In 2002, a campaign finance law outlawed political spending by either unions or corporations during the last sixty days before an election. In 2010, the Supreme Court overturned this law in its “Citizens United” decision. This led to widespread outrage among Democrats, who portrayed the decision as allowing millionaires and billionaires to buy all the political power they wanted. Certainly, it looked like the Koch Brothers wanted to buy the 2016 election if it was for sale: they announced plans to spend almost $900 million in support of favored candidates. That is as much as either of the two major parties.
Recent presidential elections haven’t done much to support this theory. In the 2012 election Mitt Romney got beat by Barack Obama. So far in the 2016 presidential primaries, Jeb Bush piled up a war-chest of $100 million, then got run off the road. Meanwhile, Bernie Sanders and Hillary Rodham Clinton have raised $362 million; the last six Republican candidates raised $286 million. Sanders, with $182 million, and Clinton, with $180 million, far out stripped Ted Cruz, with $78.2 million. As for Donald Trump, he has raised about $50 million. Current guestimations are that Clinton will win the Democratic nomination and the White House.
Democrats fume that the rich still control everything because of their influence behind the scenes and because their ads resonate with idiots. Even if the Democrats do win the White House on occasion, they can’t get anything done because of the obstruction by the Congressional toadies of the rich. Journalist Jane Mayer has done much to highlight the influence—real or imagined–of the Koch brothers. It’s difficult to know exactly how much influence the Kochs have had. Much of their money has gone to shaping the intellectual debate on the role of government. Thus, they have donated to libertarian-leaning think-tanks and universities. A lot of it has gone to support right-wing challengers to mainstream Republicans in primaries. This, it is said, compels mainstream Republicans to veer right to fend off challengers.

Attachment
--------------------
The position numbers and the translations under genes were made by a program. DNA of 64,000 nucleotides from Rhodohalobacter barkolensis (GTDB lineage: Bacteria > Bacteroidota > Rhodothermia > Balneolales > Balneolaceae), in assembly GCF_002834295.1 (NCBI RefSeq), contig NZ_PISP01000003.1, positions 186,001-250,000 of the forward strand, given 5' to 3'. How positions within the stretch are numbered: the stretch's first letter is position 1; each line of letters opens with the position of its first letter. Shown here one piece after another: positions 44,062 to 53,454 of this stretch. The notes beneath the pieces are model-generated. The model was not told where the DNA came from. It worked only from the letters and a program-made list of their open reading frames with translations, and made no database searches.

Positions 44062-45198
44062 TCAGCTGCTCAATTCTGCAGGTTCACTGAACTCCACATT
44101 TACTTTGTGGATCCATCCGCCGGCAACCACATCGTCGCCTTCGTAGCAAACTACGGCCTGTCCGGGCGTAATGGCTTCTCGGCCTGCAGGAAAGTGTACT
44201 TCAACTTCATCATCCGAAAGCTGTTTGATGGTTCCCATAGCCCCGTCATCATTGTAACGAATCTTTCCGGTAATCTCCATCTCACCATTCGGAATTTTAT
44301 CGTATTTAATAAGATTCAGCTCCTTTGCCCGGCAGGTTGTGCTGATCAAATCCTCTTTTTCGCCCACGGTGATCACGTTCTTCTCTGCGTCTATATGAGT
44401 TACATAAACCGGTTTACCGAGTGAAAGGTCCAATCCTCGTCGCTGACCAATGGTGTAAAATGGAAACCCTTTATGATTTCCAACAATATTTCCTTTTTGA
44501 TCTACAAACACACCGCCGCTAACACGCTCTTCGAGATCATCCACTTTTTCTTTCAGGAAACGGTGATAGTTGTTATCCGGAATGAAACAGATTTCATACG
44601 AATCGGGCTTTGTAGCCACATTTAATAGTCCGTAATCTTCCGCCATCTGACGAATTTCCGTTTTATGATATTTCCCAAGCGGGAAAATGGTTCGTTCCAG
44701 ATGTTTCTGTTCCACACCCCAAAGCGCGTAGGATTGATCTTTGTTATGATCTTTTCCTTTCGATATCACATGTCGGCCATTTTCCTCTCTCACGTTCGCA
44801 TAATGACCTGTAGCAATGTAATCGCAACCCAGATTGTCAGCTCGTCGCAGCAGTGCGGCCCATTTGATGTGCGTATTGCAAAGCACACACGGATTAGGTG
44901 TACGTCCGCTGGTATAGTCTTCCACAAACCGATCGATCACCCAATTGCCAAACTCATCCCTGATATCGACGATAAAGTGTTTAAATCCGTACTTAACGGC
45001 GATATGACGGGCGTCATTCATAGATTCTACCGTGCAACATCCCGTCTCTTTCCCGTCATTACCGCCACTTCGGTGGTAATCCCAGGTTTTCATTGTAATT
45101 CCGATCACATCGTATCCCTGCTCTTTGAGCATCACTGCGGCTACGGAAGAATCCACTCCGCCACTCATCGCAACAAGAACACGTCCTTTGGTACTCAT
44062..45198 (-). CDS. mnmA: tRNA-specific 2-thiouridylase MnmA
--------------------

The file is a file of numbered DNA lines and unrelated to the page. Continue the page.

This argument works on the unspoken assumption that Republican voters themselves have moved farther right even as mainstream Republican politicians remained more centrist until challenged in a primary election. Why might Republican voters have come to believe in a smaller government? At the risk of forcing square pegs into round holes, consider a couple of statistics. First, 22.4 percent of workers now need a government license to get and keep their jobs. Nearly 20 percent of those in non-medical fields needed such a license. Second, on average, people spend 35 hours a year filling out government forms of one kind or another. However, adults fill out forms for their children and often for their own elderly parents. For these people—who are of voting age—the real amount of time spent filling out forms might be double or triple the average. So, a work-week or two out of their lives each year. Perhaps this is part of what has shifted some voters to the right?
 “Citizens United: Has big money lost its power?” The Week, 29 January 2016, p. 17.
 Jane Mayer, Dark Money: The Hidden History of the Billionaires Behind the Rise of the Radical Right (New York: Doubleday, 2016).
 Recently, the editorial pages of the New York Times have witnessed much hand-wringing over the absence of conservative voices in academia. This is attributed to an apparent liberal bias in hiring. The effect, however, is to provide the Democratic Party with an army of spokesmen for the pro-government argument. On the other hand, much of the funding for these spokesmen is traceable. Much of it comes from taxes and tuition paid by people who are not on the left.
 “The bottom line,” The Week, 6 May 2016, p. 36.
 “Noted,” The Week, 6 May 2016, p. 16.